"As a nation, we have a moral obligation to assist those who have put their lives on the line to defend us," the attorneys general wrote.
Violence and disruption against abortion clinics in the US increased to its highest levels since the 1990s last year, a report by the National Abortion Federation has found.The increase in violence was attributed, at least in part, to president Donald Trump and his administration?s rhetoric.The report noted a significant increase in obstruction, vandalism, and trespassing, with 1,135 incidents of trespassing recorded in 2018 - the most since the NAF began tracking the crime in 1999.There were also 3,038 instances of obstruction, a 78 per cent increase compared to the previous year, and nearly 100,000 instances of picketing.?Anti-choice individuals and groups have been emboldened by the rhetoric of president Trump, vice president Pence, and other elected officials and we are seeing this play out in more instances of activities meant to intimidate abortion providers and disrupt patient services,? said Dr Katherine Hancock Ragsdale, who serves as interim president and CEO of NAF.She added: ?Demonising health care providers and women who rely on them for abortion care has become one of the go-to tactics for anti-choice politicians. Those lies have consequences and it is not the anti-choice politicians who are facing those consequences; it is those who are denied abortion care and the providers targeted by threats, harassment, and violence who are. It is time for the demonizing of abortion providers and their patients to end.?Given the political climate and the increase in hate incidents throughout the country, it is more important than ever that law enforcement and prosecutors appropriately respond to anti-abortion criminal activity.?The study did note a decrease in stalking, burglary, assault, and battery against abortion providers.It comes during a fresh wave of anti-abortion legislation such as the Alabama abortion ban, which is currently being contested in a lawsuit from the American Civil Liberties Union and Planned Parenthood, and ?heartbeat bills? which ban elective abortion after a foetal heartbeat is detectable.As a foetal heartbeat is first detectable at six weeks - a point where many pregnant people may not even know they are pregnant - these initiatives are seen as a back-door abortion ban and are also being contested in court. Politicians in support of banning abortion hope these cases will rise to the Supreme Court of the United States and lead to an overturning of Roe V Wade, which set the precedent for elective abortion until the end of the second trimester in the US.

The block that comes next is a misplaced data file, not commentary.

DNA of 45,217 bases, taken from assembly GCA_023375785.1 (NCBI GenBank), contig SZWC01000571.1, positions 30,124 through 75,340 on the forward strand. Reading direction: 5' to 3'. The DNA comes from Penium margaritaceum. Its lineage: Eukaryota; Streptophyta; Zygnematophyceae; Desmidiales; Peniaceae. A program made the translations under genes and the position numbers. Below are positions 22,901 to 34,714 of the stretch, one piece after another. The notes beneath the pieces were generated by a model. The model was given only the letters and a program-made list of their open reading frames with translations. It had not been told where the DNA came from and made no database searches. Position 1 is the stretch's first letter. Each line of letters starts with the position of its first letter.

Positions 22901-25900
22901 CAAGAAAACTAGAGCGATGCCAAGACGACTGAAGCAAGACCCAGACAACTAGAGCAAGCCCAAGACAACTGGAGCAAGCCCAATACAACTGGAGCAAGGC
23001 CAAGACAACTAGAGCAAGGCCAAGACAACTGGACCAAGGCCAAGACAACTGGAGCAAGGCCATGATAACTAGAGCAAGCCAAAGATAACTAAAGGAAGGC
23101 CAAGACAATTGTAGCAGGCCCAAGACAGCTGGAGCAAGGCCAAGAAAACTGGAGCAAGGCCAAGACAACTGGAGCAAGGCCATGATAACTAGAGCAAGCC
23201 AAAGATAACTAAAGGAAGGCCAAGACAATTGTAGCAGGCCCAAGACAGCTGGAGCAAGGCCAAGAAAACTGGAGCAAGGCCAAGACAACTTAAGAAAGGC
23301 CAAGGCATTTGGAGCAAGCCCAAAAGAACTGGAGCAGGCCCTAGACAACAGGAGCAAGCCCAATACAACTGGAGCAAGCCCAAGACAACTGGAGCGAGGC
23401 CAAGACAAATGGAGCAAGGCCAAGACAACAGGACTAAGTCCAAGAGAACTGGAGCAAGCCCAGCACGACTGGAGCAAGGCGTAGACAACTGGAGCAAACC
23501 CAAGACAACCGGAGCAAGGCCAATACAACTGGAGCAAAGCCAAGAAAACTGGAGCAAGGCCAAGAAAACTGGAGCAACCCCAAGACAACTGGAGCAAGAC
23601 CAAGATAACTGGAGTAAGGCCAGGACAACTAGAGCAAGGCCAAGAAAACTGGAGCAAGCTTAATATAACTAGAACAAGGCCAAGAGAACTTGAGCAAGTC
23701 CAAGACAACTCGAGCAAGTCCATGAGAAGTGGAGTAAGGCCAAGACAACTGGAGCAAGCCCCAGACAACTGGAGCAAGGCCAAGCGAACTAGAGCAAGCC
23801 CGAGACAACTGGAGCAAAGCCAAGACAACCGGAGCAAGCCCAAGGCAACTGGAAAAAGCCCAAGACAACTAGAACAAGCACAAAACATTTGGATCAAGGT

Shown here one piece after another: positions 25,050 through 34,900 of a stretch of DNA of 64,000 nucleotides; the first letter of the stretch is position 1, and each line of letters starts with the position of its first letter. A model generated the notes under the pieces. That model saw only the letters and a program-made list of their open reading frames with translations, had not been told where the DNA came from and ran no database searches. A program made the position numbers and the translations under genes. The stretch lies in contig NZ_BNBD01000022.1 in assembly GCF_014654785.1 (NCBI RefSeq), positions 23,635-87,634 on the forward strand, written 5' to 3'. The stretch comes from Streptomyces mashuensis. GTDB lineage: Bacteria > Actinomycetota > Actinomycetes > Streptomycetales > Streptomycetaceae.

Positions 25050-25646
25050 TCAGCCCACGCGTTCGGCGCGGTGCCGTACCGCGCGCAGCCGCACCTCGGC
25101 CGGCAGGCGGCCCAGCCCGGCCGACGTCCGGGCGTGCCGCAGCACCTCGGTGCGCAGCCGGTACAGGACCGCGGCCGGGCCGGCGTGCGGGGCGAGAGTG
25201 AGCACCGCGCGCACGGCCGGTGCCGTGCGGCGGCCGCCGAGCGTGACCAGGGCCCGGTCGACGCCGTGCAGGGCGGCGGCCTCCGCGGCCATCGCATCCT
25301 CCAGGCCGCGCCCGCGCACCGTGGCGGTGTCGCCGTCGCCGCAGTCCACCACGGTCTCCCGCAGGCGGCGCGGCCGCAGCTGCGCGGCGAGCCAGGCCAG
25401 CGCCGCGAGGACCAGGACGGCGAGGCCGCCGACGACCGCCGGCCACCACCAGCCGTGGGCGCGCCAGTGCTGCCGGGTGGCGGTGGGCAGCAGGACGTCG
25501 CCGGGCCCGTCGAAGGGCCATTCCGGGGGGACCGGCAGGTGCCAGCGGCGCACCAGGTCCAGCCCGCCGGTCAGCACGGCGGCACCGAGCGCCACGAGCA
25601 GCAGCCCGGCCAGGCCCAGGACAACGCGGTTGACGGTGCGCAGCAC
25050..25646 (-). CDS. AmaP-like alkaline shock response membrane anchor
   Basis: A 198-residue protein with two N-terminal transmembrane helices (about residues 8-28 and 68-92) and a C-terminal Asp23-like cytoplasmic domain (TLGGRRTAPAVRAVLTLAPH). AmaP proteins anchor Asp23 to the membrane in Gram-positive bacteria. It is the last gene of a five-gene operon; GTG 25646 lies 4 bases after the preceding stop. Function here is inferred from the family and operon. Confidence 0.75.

Bob Driscoll says Trump's permission to declassify materials related to the Russia investigation is a step toward transparency.